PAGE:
Prove that the alternating group $A_{n}$ is generated by all products of two 2-cycles ($i$,$j$)($k$,$l$). These 2-cycles are not necessarily disjoint.

So I know that $A_{n}$ can be written as products of even number of transpositions. In order to prove the statement, we have to prove that we can write any element in $A_{n}$ as ($i$,$j$)($k$,$l$). Equivalently, we have to prove that we can write any transposition using any product of two 2-cycles ($i$,$j$)($k$,$l$). Is my reasoning correct?

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    $\begingroup$ It is easier than you think. Also note that a transposition is an odd permutation, so there are no transpositions in $A_n$. But if you have a product of an even number of transpositions, how can you see it also as a product of the kind you want? $\endgroup$ – Mark Bennet Nov 7 '18 at 16:48
  • $\begingroup$ @MarkBennet When you say that it is easier than I think, I'm sure that there's something important I have missed. Wondering if you can give me more hint? $\endgroup$ – JJW22 Nov 7 '18 at 16:57

I think you have answered the question yourself. But your second sentence is wrong: "In order to prove the statement, we have to prove that we can write any element in $A_n$ as $(i,j)(k,l)$". That couldn't be true if $n$ were large. When we say that a group is generated by a set of elements, it doesn't mean that every element in the group is one of those; it means that every element can be written as a a finite number of products of them.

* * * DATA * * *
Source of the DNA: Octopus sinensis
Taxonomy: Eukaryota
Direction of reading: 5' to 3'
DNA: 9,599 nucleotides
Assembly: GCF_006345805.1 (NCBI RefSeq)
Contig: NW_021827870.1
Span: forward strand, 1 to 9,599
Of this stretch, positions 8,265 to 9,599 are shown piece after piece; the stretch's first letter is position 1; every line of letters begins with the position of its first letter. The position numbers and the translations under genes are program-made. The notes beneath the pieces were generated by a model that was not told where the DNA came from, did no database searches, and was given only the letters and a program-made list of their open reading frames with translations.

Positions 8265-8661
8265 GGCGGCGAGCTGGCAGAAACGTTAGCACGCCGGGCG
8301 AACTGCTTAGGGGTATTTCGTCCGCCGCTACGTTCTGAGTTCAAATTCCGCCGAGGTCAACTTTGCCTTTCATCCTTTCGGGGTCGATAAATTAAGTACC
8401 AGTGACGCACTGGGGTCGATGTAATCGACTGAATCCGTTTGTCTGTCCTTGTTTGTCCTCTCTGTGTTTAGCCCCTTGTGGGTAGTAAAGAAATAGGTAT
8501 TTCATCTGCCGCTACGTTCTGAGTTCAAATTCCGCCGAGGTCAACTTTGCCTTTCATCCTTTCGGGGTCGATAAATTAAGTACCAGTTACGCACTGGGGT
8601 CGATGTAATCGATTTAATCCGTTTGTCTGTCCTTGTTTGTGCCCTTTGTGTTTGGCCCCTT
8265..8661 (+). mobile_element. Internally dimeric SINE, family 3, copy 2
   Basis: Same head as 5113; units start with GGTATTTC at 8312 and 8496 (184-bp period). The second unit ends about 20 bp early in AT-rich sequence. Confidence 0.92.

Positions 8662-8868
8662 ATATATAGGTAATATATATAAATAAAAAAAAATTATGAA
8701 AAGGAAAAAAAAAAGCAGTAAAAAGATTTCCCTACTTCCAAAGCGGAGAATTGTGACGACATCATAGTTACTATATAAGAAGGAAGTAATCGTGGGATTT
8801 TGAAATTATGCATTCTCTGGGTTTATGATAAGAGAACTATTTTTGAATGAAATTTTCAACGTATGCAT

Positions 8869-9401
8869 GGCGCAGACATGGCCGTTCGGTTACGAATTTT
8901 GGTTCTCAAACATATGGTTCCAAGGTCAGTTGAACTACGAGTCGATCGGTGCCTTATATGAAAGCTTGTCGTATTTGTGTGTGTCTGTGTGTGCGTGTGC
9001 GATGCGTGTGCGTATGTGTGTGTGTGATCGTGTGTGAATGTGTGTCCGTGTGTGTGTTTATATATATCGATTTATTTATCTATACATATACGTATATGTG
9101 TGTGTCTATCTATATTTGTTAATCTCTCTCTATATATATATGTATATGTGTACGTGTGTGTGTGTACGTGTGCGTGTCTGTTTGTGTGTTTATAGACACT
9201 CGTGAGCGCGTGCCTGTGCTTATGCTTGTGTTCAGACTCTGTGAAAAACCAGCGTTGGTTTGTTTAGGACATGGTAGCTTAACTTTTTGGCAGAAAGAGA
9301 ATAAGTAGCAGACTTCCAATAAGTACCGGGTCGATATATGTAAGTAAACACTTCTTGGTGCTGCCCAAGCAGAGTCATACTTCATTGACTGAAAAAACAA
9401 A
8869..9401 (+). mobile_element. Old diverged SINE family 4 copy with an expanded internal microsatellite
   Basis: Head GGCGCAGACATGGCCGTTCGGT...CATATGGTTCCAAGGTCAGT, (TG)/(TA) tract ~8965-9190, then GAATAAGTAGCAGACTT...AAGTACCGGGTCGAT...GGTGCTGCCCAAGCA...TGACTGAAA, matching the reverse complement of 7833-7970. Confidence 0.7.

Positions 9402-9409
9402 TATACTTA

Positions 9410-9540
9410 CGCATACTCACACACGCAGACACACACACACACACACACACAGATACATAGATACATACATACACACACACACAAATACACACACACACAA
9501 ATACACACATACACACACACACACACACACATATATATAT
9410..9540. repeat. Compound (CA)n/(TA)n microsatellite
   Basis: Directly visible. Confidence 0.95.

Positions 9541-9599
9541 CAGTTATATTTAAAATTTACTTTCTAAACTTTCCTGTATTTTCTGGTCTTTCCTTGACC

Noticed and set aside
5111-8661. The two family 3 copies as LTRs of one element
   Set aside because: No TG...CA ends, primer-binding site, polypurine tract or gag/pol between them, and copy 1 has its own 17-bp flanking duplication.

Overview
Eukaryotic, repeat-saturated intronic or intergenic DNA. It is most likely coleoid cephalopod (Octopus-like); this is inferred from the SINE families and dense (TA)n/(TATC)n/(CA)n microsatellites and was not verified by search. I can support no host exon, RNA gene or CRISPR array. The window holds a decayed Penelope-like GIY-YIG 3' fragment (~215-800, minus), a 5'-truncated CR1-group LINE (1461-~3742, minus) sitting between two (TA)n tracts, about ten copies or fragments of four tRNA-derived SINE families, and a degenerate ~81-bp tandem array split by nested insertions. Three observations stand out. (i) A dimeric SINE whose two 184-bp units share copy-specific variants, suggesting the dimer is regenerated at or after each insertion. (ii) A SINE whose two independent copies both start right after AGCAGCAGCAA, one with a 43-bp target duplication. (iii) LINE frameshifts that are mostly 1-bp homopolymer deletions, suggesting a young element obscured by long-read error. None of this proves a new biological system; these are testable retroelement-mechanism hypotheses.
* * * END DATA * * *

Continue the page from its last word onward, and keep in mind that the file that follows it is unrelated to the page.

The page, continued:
• $\begingroup$ Hi, wondering if you can elaborate on how I have answered my question. Still struggling to see the point here. Thank you! $\endgroup$ – JJW22 Nov 7 '18 at 16:59
  • $\begingroup$ Well you said that every element of $A_n$ is the product of an even number of transpositions. For any such expression, takes the first two transpositions, then the next two, and so on, and you have your proof. $\endgroup$ – Richard Martin Nov 7 '18 at 17:07
  • $\begingroup$ I think I misunderstood the question. I thought that by products of two 2-cycles, it means that we have to prove that every element in $A_{n}$ can be written as a single (i,j)(k,l). $\endgroup$ – JJW22 Nov 7 '18 at 17:10
  • $\begingroup$ Yes, hence my first comment/answer. You wouldn't be able to prove that in, for example, $A_5$, because a single $(i,j)(k,l)$ wouldn't be able to 'move enough things around', e.g. $(12345)$ could not be thus written. $\endgroup$ – Richard Martin Nov 7 '18 at 17:12
  • $\begingroup$ Thank you! Really appreciate your patience! $\endgroup$ – JJW22 Nov 7 '18 at 17:14

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